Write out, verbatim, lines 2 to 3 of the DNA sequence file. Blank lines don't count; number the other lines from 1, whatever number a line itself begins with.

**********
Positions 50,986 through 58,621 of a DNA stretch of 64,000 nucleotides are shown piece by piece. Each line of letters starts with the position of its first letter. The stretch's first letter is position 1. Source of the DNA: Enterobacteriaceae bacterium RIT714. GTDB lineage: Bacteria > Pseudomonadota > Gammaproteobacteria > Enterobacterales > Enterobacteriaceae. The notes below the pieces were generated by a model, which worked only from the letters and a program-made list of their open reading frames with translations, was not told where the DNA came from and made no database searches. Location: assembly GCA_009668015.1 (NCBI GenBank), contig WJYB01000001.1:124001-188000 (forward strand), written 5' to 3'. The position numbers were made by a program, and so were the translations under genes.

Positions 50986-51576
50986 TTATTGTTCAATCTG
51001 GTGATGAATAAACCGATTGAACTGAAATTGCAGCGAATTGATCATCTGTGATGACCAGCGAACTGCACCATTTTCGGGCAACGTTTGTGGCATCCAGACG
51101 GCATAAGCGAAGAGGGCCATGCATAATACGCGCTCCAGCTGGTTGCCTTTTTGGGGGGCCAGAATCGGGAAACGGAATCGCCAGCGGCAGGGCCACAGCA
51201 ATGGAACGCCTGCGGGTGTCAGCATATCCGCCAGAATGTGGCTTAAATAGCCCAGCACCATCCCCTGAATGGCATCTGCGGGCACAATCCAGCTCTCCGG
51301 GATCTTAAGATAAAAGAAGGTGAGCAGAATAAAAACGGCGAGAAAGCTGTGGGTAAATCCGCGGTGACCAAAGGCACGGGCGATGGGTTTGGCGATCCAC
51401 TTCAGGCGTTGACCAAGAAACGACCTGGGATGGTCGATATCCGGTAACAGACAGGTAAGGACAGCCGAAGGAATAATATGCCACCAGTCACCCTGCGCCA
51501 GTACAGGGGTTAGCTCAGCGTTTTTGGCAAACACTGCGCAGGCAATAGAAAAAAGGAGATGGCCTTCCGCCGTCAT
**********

Positions 50986-51576
50986 TTATTGTTCAATCTG